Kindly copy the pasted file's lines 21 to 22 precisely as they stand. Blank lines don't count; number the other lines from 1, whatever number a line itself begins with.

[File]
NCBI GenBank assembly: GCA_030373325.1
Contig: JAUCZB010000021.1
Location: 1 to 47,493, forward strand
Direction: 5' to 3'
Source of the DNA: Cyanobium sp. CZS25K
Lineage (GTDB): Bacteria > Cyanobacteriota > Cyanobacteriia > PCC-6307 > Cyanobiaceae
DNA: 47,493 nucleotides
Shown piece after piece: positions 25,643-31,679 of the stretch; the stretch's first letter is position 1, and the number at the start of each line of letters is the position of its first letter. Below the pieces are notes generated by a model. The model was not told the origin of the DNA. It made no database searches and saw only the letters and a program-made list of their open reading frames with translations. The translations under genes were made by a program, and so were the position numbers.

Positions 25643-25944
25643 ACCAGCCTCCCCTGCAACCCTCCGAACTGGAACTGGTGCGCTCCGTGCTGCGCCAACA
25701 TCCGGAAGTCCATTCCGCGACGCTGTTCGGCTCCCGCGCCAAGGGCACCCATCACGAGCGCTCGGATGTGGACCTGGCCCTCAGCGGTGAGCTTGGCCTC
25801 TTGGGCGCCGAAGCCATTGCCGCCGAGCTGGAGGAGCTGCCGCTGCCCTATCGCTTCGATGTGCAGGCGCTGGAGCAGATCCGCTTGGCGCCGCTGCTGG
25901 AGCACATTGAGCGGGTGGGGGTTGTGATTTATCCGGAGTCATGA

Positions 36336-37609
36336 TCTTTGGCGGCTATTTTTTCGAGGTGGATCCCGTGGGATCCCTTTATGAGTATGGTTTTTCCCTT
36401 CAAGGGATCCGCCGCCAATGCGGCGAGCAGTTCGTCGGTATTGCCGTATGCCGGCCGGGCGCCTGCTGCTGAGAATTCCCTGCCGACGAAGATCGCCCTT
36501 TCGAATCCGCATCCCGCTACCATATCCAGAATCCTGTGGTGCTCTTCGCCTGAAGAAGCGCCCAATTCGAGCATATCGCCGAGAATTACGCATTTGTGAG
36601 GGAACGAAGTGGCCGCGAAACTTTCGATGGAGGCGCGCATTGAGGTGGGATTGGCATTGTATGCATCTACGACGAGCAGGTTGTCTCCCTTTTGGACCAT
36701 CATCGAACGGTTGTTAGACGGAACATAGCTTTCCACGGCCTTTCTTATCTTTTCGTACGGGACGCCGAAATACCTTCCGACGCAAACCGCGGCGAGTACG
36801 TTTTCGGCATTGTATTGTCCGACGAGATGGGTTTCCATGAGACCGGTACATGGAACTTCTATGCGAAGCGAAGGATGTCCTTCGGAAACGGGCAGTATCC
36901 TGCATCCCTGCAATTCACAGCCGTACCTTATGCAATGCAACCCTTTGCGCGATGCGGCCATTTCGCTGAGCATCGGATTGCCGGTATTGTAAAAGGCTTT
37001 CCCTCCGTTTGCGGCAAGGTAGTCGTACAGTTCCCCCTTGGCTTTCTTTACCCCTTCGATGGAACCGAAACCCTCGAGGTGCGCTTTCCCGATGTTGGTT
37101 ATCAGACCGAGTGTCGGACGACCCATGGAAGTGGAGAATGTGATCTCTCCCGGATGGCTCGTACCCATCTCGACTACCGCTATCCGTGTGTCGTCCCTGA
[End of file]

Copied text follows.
36901 TGCATCCCTGCAATTCACAGCCGTACCTTATGCAATGCAACCCTTTGCGCGATGCGGCCATTTCGCTGAGCATCGGATTGCCGGTATTGTAAAAGGCTTT
37001 CCCTCCGTTTGCGGCAAGGTAGTCGTACAGTTCCCCCTTGGCTTTCTTTACCCCTTCGATGGAACCGAAACCCTCGAGGTGCGCTTTCCCGATGTTGGTT